Tweakables:
Quoted text is from the EHX MicroSynth Manual

The MicroSynth is split into”…four voices: GUITAR, OCTAVE, SUB OCTAVE AND SQUARE WAVE that are completely independent and fully mixable. The MicroSynth can modify these signals with envelope control for a variety of “bowed” or “blown” sounds.  In addition, a sophisticated swept filter control allows highly variable frequency adjustments to be applied to the overall output signal.”  In other words, you can pretty much never run out of crazy sounds to make, but that’s not even the tip of a giraffe looking up at the sun while jumping on a pogo stick on top of a big old iceberg.

PREAMP GAIN ADJUSTMENT – “The preamp gain in the MicroSynth has been set at the factory for use with a guitar equipped with single-coil pickups. If you will be using another instrument with higher or lower output, it may be necessary to readjust this setting.”  I remember messing with this, I think I turned it down a little to compensate for the humbuckers on my tele.  It did make a difference in the overall sound of the pedal and should be taken into consideration if you’re not playing single coils.

TRIGGER – “Determines the input volume at which the filter circuits will ‘turn on.’ It does not affect any other circuitry.  If the TRIGGER is set too high, the filter may ‘stutter’ due to multiple triggering. This is especially true if full chords are played.  It is best to set the TRIGGER at exactly the sensitivity needed for your playing.”  Mine tracks best when I keep the trigger set lower, somewhere between 1 and 5.  This is probably the most important setting to figure out to make this pedal behave the way you want and it’s hard to get a feel for because it responds to your pick attack.  Set it too low and it won’t sweep the filter.  Too high and you get glitchy sputtery filter-y madness…which can be cool, but only when you want it there.  Because the trigger is so important and relies on pick attack to get the amount of effect you want, I suggest putting this pedal first in your chain.  If you have a compressor try putting the MicroSynth after it, but pay attention to how this affects the tone and always do what sounds best to you.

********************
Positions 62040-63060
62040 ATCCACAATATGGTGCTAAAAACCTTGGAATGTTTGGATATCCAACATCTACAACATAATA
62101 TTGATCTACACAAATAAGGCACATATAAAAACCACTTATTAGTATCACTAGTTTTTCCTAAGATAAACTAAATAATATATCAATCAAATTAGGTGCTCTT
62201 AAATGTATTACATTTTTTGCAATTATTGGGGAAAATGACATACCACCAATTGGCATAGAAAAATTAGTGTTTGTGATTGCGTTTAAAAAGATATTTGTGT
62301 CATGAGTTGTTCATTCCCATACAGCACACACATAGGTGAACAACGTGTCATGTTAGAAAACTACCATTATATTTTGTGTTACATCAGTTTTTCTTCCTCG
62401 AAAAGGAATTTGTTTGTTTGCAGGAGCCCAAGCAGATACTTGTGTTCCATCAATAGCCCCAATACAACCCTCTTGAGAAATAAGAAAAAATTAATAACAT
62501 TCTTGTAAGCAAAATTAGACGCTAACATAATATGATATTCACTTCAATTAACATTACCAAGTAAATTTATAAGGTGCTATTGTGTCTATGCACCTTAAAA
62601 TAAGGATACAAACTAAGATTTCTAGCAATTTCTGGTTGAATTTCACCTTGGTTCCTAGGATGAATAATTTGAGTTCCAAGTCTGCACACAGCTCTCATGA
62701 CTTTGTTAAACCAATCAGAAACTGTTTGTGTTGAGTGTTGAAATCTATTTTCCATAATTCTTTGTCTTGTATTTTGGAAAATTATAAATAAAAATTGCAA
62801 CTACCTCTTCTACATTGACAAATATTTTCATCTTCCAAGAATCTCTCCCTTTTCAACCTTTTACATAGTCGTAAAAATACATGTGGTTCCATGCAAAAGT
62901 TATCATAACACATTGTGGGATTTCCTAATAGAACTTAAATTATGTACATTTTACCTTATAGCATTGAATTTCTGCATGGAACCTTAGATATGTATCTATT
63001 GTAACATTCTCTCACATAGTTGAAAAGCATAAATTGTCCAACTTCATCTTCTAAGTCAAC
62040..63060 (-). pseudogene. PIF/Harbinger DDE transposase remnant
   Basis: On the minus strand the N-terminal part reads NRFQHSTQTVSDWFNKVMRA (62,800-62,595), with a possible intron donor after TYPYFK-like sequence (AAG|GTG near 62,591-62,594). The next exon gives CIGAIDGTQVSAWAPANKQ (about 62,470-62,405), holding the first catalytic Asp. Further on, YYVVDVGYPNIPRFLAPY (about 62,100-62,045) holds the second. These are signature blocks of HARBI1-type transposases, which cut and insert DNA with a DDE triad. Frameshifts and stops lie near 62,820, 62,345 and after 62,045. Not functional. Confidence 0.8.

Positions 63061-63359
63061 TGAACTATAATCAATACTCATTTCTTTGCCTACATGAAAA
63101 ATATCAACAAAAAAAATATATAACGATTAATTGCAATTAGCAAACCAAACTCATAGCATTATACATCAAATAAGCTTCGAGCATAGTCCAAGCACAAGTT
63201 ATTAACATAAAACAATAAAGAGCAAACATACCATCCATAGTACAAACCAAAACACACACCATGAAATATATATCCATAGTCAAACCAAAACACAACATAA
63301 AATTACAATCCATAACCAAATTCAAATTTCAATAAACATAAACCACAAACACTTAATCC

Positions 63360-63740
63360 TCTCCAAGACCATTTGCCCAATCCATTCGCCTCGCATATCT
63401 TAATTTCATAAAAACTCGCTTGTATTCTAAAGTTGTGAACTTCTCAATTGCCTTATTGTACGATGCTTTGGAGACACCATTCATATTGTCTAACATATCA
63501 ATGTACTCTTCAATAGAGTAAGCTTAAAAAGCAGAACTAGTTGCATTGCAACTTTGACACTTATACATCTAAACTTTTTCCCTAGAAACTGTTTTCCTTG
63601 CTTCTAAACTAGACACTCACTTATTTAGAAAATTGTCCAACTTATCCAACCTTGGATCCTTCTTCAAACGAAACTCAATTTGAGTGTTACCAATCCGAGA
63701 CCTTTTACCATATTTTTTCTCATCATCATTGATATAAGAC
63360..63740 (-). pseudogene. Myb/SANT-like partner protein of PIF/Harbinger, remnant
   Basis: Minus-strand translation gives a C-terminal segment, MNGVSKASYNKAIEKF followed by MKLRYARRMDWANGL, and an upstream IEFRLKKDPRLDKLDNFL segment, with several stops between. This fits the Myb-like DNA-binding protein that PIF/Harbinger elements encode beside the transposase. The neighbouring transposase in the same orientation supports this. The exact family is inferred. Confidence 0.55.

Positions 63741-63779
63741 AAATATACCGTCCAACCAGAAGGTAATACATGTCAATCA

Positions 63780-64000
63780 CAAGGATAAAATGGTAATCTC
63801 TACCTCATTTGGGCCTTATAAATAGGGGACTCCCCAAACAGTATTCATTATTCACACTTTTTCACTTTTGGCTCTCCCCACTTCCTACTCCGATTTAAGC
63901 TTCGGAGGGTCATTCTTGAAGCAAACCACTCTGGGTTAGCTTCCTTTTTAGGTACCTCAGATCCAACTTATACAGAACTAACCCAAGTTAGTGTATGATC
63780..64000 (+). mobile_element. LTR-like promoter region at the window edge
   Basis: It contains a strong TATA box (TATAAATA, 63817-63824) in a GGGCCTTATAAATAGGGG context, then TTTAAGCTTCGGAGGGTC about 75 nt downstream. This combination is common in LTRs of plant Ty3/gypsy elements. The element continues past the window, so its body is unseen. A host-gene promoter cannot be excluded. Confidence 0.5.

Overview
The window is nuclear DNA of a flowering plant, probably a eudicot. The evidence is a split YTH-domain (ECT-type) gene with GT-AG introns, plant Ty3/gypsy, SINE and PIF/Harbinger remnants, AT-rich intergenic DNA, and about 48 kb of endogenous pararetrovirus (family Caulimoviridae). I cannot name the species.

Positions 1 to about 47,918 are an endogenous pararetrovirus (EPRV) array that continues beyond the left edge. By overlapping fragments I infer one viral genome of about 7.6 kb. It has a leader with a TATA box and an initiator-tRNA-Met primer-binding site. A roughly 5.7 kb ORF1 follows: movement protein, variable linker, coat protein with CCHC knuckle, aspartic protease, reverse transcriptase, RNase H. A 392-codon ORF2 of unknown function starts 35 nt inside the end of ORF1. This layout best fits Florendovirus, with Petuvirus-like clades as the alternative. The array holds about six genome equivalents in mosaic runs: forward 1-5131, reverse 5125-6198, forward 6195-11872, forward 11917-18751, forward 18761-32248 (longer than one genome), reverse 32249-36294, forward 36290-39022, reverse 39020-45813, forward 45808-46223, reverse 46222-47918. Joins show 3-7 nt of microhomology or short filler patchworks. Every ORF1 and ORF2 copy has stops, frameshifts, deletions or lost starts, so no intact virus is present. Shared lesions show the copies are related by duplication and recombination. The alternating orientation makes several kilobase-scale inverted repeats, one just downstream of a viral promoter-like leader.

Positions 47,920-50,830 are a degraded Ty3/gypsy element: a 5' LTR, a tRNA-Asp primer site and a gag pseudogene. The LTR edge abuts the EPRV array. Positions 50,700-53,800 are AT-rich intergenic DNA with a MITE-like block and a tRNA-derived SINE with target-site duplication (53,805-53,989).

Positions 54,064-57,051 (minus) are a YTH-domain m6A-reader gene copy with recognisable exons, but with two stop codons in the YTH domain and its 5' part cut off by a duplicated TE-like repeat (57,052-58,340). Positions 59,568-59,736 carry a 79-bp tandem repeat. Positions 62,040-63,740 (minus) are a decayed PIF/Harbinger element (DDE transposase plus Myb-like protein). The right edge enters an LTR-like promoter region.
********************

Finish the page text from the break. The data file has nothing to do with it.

VOICE MIXING section – “GUITAR, SUB-OCTAVE (one octave below), OCTAVE (one octave above), SQUARE WAVE. Each voice is completely independent and can be mixed with the others in any degree.”  This is where the tone crafting comes in…turn up just the guitar voice to add nice harmonic richness to your signal.  Turn up the other voices for dirty synth fun time.  Even without sweeping the filter, you can never run out of tonal combinations.

GUITAR – “Controls the output volume of the input signal through the filter.”  Set the start/stop frequencies together for fixed wah tone or apart for envelope filter sweeps.  Take the guitar voice away and you’ll forget what instrument you play.  You also might forget you are not a robot.  (..Rrrrreeemmmemmmmmberrr…)

SUB OCTAVE – “Controls the output volume of the Sub-Octave. The Sub-Octave effect only tracks single notes.”  This is a fat and deep sub octave, perfect for Moog-y style bass parts.  With the guitar voice mixed in you can still play chords and get them to track better.  Adding distortion can make things awful gritty.

OCTAVE – “Controls the output volume of the Octave. The Octave only tracks single notes. This voice contains a small amount of harmonic distortion for added richness of tone.”  While most fuzzy octave up pedals give you just the standard octavia effect, this one grants you access to way more than that.  Poly filter sweeps, voice box synth, and laser gun sounds are at your fingertips.

SQUARE WAVE – “Controls the output volume of the Square wave.  Intensity of this voice is also determined by instrument attack or volume.  In all other respects it operates in a similar fashion to a standard distortion device.”  This goes from clean to monster fuzz, but with an overall analog synth filter-y quality to it.  It sounds even awesomer if you stack it with another distortion or fuzz.  Or both.  Set the stop frequency low, crank this up along with the sub octave and trigger and say hello to the ‘blown’ (as in a blown speaker) sound they talk about.